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The Tudor Society

The Marriage of Mary Tudor, Queen of France, and Charles Brandon, Duke of Suffolk

In today's Claire Chats I talk about the secret marriage of Mary Tudor, dowager Queen of France, and Charles Brandon, Duke of Suffolk, in 1515.

Notes, Sources and Further Reading

Here is a photo of Le musée de Cluny, or the Musée national du Moyen Âge, which was known as the Hôtel de Cluny or Palais de Cluny and was where Mary Tudor stayed following Louis XII's death and where she and Brandon got married in secret. Click on it to enlarge it.

Le musée de Cluny

Le musée de Cluny

There are 5 comments Go To Comment

  1. L /

    Claire, I know from your discussion that Mary Tudor and Charles Brandons’ marriage was a secret, but why did they have to have permission from Henry VIII to get married? Also, I am also related to him 14x generations removed. When and where was he born. On Ancestry, I have only the year he was born and died, but no month and day for either. Please help.

    1. < / Post Author

      Mary was the king’s sister and so needed royal permission to marry because of the fact that she was very precious to the king in the marriage market for making treaties etc. This was one thing she feared and one reason she married Brandon in secret, she didn’t want Henry to marry her off again.
      We don’t know Charles Brandon’s birthdate I’m afraid, not even the year for definite, just that he was born c. 1484.

  2. Pingback: 25 June 1533 – Mary Tudor, Queen of France, dies – The Tudor Society /

  3. Pingback: 3 March – A secret marriage for Mary Tudor, Queen of France, and Charles Brandon, Duke of Suffolk? – The Tudor Society /

  4. R /

    I don’t normally feel sorry for Henry Viii but at times when he was harassed by women, in the middle of Anne Boleyn and Katherine of Aragon, bribed by his younger sister, constantly harangued by Margaret to help her in her plight in Scotland and he also had trouble with his daughter. No wonder he went partly round the bend.

    I love that we have so many letters from this time and how sophisticated Mary Rose was and could handle her powerful older brother. I don’t believe she was as hysterical as she made out. She knew what she wanted and like a spoilt child, she knew what to do to get it, throw a public tantrum. Henry would forgive her, but what about Charles Brandon? He made a sacred vow to his King, in the presence of a representative of the Catholic Church and so the Lord, as a knight not to wed without leave in France. Henry was his King and his friend and he betrayed him, he broke his oath and disobeyed his master. Yes, he subsequently begged forgiveness, he was very humble and honest and he used phrases like “let me not live” and “strike of my head” rather than bear the shame of offending his King and Lord. His own letters are intimate and desperate, they reflect his fear and his affection and loyalty, both personal and formal and his knowledge of the King. Mary is very clever in her own letters and she certainly was intelligent and able to manipulate her brother and wrap him around her little finger.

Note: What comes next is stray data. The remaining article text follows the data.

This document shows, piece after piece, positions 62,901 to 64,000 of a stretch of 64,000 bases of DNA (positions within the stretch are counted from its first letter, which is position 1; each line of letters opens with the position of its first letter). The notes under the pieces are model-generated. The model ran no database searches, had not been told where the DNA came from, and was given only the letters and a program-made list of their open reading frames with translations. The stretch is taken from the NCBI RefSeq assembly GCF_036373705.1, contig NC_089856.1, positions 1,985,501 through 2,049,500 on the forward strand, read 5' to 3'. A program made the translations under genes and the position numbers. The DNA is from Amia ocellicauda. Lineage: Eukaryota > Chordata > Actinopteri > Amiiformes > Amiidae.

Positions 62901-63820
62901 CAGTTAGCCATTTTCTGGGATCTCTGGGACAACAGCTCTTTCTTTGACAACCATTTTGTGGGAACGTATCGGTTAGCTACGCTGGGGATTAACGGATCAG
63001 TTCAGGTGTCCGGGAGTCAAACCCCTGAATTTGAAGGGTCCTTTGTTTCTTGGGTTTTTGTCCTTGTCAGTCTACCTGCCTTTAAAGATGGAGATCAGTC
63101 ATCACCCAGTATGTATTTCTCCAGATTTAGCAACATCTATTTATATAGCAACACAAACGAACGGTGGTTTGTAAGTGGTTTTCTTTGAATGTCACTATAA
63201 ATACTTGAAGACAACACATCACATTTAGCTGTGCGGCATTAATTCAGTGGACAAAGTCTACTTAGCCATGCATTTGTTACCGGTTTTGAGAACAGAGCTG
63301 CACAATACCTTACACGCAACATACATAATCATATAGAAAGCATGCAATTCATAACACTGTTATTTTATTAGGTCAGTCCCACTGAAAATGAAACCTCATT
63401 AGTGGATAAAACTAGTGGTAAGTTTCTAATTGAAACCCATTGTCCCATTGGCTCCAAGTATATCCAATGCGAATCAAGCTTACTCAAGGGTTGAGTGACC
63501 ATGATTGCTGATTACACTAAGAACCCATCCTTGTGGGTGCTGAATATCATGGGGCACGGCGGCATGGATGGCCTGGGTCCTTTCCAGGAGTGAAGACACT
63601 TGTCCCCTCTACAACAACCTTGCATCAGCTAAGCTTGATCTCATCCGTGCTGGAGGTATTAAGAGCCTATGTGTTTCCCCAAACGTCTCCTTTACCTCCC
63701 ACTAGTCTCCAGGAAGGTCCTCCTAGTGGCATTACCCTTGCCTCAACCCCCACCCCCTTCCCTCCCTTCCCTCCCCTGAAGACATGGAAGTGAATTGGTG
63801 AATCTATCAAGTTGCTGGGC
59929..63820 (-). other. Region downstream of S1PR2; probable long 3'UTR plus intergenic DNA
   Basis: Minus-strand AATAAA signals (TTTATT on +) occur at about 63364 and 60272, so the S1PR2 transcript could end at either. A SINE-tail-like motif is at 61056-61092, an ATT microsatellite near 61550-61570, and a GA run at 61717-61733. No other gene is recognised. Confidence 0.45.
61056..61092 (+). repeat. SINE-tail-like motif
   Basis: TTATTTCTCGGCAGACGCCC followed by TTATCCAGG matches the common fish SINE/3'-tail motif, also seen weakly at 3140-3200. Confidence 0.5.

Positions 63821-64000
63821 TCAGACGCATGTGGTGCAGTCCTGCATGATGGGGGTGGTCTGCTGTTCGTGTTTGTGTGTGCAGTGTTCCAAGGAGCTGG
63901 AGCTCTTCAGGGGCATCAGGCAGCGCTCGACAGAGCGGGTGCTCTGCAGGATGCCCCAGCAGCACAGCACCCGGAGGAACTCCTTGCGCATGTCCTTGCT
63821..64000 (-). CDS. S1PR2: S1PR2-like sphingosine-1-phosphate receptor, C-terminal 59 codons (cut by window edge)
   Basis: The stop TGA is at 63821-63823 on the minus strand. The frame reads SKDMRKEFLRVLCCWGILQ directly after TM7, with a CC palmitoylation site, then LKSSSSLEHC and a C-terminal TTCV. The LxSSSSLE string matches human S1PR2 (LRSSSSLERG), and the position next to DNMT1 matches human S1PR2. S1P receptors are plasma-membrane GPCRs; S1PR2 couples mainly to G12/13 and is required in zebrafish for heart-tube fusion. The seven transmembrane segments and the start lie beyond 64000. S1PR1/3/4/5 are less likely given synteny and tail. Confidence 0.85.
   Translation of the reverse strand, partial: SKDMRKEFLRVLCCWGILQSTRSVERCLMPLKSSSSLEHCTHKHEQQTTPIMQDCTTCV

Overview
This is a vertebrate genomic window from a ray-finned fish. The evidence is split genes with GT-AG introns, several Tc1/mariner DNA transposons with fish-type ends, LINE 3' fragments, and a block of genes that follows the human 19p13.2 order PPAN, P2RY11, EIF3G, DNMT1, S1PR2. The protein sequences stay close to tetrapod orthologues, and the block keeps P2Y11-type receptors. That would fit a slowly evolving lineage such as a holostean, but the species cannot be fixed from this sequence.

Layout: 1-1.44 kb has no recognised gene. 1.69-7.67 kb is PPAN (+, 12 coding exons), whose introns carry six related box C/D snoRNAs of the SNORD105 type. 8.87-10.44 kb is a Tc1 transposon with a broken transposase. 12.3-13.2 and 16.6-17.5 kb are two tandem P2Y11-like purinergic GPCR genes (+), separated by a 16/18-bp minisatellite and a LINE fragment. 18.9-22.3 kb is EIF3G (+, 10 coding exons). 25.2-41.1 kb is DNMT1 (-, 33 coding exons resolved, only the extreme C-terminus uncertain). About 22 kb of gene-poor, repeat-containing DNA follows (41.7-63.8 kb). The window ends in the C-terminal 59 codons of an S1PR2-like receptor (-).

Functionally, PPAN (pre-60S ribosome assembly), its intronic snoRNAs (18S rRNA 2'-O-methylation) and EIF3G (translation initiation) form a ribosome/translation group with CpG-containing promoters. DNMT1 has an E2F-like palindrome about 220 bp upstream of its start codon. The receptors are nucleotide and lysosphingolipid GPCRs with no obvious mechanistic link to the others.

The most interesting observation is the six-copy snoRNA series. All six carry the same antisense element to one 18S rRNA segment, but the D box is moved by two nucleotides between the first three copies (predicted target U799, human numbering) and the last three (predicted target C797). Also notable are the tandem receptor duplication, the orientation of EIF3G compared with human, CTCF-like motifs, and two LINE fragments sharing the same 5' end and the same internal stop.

Mary and Charles were a good couple together and Henry kept both of them close, especially during Court entertainment and state events. They both had leading roles at the Field of the Cloth of Gold when Henry and King Francis met in some style. Charles and Mary took opposite sides in the annulment between Katherine of Aragon and King Henry. However, when it became clear that Henry intended to marry Anne Boleyn, both Mary and Charles criticised the move. Charles, however, accepted her as Queen once he had no choice, because he liked his own preservation. In the end his friendship and loyalty to Henry took priority. Mary’s tragic death from consumption in July 1533 ended what I believe was a relatively happy and productive marriage, but the fines he had to pay left him in need of cash. Some historians speculate this is why he married his fourteen year old ward, whose sole inheritance brought him wealth and a new power base in the Midlands. Katherine Willoughby would go on to have quite an adventurous life after her husband’s death in 1545, was proposed to by the King of Poland, was an exile under Mary I, by her permission, married Richard Bertie and had two more children, saw the loss of her two sons within hours of each other and became a star of the reformation with a fiery temper and determined faith. She lived a long and productive life, dying in 1580.

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The Marriage of Mary Tudor, Queen of France, and Charles Brandon, Duke of Suffolk